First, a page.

RAF Typhoons can also be armed with Enhanced Paveway II, Paveway IV, ASRAAM and AMRAAM missiles. In future the Typhoons will also be able to carry Brimstone, Stormshadow and Meteor missiles.

The UK is second largest contributor to the air campaign. The RAF have flown more than 3,000 missions and launched over 1,200 airstrikes across Iraq and Syria.

Other nations flying combat missions in Iraq and Syria are France (Operation Chammal), Australia (Operation Okra), Jordan and Belgium, with a sporadic contribution from Denmark. Turkey has also been conducting strikes solely against ISIS targets in Syria.

British Army Back in Iraq

The British Army has been in Iraq since October 2014 in a non-combat role, training Iraqi Security Forces and Kurdish Peshmerga forces. The British Army is also leading the Coalition’s counter-IED training programme.

At the end of June 2016, the MOD announced a further 50 personnel would deploy to Al Asad airbase in western Iraq to give training in counter-IED methods, infantry tactics and medical care. At present, the total size of the British Army in Iraq amounts to 500 personnel.

It is estimated that the British Army has already trained almost 40,000 Iraqi troops, including 7,300 Peshmerga, in bases at Besmaya, Taji and al-Asad. Many of those soldiers are now seeing action in the battle to liberate Mosul.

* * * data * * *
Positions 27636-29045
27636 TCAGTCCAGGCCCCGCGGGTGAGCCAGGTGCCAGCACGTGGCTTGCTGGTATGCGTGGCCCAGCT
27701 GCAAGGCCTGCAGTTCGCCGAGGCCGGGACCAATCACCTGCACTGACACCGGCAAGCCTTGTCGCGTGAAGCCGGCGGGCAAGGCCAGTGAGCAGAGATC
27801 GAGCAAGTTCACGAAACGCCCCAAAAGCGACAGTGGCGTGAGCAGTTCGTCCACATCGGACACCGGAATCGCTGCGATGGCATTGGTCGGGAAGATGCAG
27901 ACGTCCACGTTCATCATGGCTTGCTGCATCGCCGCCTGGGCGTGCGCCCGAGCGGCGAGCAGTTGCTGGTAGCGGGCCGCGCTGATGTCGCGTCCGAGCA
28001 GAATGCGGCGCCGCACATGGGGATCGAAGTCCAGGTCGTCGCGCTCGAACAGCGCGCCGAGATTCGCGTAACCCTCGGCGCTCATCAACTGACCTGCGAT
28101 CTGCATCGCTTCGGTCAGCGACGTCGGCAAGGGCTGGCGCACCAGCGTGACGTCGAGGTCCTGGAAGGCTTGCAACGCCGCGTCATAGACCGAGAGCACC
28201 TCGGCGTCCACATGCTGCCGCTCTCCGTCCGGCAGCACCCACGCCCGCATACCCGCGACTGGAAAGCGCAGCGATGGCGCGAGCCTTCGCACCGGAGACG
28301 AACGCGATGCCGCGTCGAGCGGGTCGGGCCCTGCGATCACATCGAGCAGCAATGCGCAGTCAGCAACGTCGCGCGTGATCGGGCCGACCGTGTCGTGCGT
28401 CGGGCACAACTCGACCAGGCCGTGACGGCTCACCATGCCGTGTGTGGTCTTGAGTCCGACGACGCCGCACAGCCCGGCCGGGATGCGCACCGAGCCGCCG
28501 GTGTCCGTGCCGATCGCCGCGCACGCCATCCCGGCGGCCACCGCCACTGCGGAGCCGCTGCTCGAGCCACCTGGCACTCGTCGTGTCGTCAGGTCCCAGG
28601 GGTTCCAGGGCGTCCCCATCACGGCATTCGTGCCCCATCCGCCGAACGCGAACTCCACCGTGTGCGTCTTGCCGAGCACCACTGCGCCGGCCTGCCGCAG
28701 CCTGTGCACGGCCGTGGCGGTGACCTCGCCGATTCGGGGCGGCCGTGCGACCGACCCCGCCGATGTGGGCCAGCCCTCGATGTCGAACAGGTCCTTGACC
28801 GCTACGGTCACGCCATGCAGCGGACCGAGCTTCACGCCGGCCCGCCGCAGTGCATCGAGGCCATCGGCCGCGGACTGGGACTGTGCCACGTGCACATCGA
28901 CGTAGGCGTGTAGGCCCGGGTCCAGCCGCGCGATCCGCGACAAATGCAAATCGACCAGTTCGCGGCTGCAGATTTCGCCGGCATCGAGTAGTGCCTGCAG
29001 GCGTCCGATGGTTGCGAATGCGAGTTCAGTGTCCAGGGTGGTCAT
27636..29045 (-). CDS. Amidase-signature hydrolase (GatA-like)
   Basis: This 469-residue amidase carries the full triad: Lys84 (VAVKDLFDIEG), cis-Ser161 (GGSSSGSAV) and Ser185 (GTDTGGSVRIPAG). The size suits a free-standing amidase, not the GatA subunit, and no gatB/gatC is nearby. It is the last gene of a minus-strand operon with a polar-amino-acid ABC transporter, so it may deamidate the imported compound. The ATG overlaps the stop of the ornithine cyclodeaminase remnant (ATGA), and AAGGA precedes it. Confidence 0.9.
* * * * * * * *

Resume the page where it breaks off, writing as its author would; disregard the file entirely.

The US requested additional help for its train and equip programme in Syria, and from 25 October 2016 the British Army was detailed to resume training of vetted Syrian opposition groups. A total of 20 Army personnel have delpoyed to locations outside of Syria to provide this training.

To date, the British Army has deployed to Iraq elements of 2nd Battalion, The Yorkshire Regiment (2 YORKS); 2nd Battalion, The Princess of Wales’s Royal Regiment (2 PWRR); 1st Battalion, The Rifles (1 RIFLES) (July 2015 – January 2017); 4th Battalion, The Rifles (4 RIFLES); and 2nd Battalion, The Duke of Lancaster’s Regiment (2 LANCS). The 4th Battalion, The Royal Regiment of Scotland (The Highlanders) (4 SCOTS), replaced 1 RIFLES at al-Asad airbase, Anbar Province, in January 2017 for a six-month tour. Currently being deployed is the 2nd Battalion, The Royal Regiment of Scotland (2 SCOTS).